Here are some other reasons I value my membership to the writers’ group:

It keeps you keeping on. None of us can afford to write creatively full time (yet), which means we have to conscientiously carve out time to work on our projects. Without the group, it would be easy to find excuses and give up writing. Being part of the group compels us to keep writing. Each of us needs to submit at least once a month, which implies deadlines. These are, let’s face it, mandatory for most writers.

You get invaluable feedback. Essentially, the writers’ group comprises beta readers who are committed to reading and critiquing one another’s work. Because I like and respect the members of the group, I listen to and value their feedback. Their comments challenge me, give me fresh ideas, point to holes in my plot and other inconsistencies in the story and characters, show up bad habits in my writing and encourage me. Some feedback boosts my confidence. Other times, it gives me the opportunity to revise and improve my work. Very rarely, I choose to ignore it. And, because we supply written notes after our meetings, there’s always clarity.

It’s a safe place to share our work. There is no hierarchy in our group. It’s a safe place for our writing to be read and discussed. Crucially, we try to speak the truth about one another’s work with kindness and a sense of hope and encouragement. And, when we’re on the receiving end of criticism, we try to welcome the truth and the opportunity to improve the writing and/or the story – keeping in mind, you’re not obliged make changes you don’t agree with. No one is checking whether or not their advice is taken. It remains your story and no one else’s.

You learn to give and take criticism. The road to being published is long and rocky. Many never reach their destination. Being in the right writing group can help prepare you for how tough the ride could be. If nothing else, it’s an opportunity to learn how to critique writing and how to receive criticism.

There are great networking opportunities. My writing group are not only a great place to have my work read and pick up tips about writing, members are also good sources of information about publishing and promoting books. They’re also a supportive bunch. We count on one another to attend book related events and share information.

Not all writers enjoy being part of writing groups and I acknowledge that I am lucky to have found a fabulous tribe. If you’re thinking about joining a group, I urge you to give it a try. Writing is a solitary business but, if you find the right people, groups can add to your enjoyment of writing and storytelling, and give you the opportunity to get better at it.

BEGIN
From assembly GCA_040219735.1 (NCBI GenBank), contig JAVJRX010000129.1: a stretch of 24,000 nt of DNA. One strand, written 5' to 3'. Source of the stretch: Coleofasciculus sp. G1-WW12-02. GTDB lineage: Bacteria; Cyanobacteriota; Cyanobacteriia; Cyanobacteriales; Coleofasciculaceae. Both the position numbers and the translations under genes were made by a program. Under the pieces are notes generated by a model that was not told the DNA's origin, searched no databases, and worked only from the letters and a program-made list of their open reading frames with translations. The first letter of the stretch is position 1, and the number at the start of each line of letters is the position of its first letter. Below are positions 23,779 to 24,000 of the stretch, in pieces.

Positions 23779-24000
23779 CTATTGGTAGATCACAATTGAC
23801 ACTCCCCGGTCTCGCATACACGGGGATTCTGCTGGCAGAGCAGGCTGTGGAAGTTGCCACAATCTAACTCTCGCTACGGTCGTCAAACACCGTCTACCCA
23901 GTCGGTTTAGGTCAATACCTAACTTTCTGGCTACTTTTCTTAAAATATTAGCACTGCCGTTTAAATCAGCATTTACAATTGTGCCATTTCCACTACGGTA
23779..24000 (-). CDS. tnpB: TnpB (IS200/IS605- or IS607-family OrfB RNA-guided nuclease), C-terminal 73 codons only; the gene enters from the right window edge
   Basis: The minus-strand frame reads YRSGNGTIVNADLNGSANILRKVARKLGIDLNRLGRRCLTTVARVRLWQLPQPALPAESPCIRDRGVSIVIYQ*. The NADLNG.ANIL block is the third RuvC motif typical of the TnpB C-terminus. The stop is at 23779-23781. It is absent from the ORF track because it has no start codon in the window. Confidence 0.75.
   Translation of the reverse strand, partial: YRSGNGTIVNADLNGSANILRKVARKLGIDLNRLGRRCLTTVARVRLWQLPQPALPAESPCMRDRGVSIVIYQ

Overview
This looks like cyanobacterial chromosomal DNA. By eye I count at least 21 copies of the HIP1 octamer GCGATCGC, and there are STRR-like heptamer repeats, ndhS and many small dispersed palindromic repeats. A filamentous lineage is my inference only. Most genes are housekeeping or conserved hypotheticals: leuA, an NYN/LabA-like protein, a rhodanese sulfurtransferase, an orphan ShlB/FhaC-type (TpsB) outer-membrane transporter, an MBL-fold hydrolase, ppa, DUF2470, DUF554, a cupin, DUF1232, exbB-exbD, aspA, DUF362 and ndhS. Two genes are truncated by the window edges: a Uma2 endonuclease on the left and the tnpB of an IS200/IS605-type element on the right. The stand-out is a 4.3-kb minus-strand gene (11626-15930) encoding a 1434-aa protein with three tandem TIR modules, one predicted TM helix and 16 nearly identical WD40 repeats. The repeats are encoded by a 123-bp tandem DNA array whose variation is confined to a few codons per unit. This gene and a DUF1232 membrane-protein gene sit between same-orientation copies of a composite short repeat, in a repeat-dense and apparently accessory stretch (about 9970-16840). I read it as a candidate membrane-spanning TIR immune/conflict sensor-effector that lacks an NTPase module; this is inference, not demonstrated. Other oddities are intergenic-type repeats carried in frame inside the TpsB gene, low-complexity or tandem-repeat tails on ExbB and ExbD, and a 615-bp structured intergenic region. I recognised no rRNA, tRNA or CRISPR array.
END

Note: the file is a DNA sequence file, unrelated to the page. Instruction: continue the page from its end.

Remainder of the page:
Notes 3

The work of an author and that of a journalist.

Journalist versus author – and what they can learn from one another

14 January 2020. This year, I have worked as a journalist and writer for thirty-five years. The greatest portion of my income has been generated as a freelancer, writing articles for newspapers, magazines and news sites, and content for brochures, websites and the like. (You can read some of these pieces here.) I have earned a smaller part of my livelihood by editing and publishing the work of others, including nine years as the publisher of my own magazine, which taught me how to run a business.

Three years ago, I wrote the book, Nicko, which was published by Penguin Random House. As such, and with manuscripts for two other novels underway, I am now also an author.

Adding novels to my output and hoping to one day be able to focus solely on creative writing has inspired me to learn as much as I can about writing books. In addition to working with Jessica, I have connected with other authors and am set on finding out how to write the best possible novels. During this time, I’ve observed how different writers/journalists and authors are, and how the two might learn from one another to their mutual benefit. Here are some of my observations:

It’s in the approach

While journalists (I include writers of articles and other content in this category for the sake of this article) provide services for employers or clients and produce information as required and agreed on, many authors consider themselves artists. Journalists know that if they don’t produce quality work according to specification and on time, their livelihood is at stake. It’s a job that has to get done on deadline and when it’s done well, there’s a good chance a freelancer will get more work from that client. The do-exactly-what-is-required-really-well-by-deadline approach is key to thriving as a freelancer. Being a freelancer is, in a sense, like running your own business. If you don’t provide the service or product that your clients demand, you’ll fail. It’s that simple.

Authors, on the other hand, can be creatively stubborn and have a tendency to romanticise their work. They wait for the muse, pronounce writing akin to wringing blood from stone and entertain a miscellany of reasons to procrastinate, doubt, sabotage and circumvent their work. I know. I do the same sometimes. The thing is, it’s fine to wallow in the artistry of being an author – unless it gets in the way of actually getting the writing done, which is essential if you are serious about being published.

It seems to me that if more authors approached their work a little more like journalists do theirs – that is, like a professional job that needs to be done – they might work more effectively.

It also helps to set deadlines for creative writing. Authors complain that their greatest challenge is “getting the words down”. Setting goals and deadlines and sticking to them, like journalists are required to, will get the writing done. And when the writing is done,  you can move onto the next step, be that editing, reworking, rewriting or submitting your manuscript.

We’re all storytellers

Writing a successful novel depends on creating interesting characters and telling a story that draws readers in and takes them on a compelling journey. It’s not that different for journalists.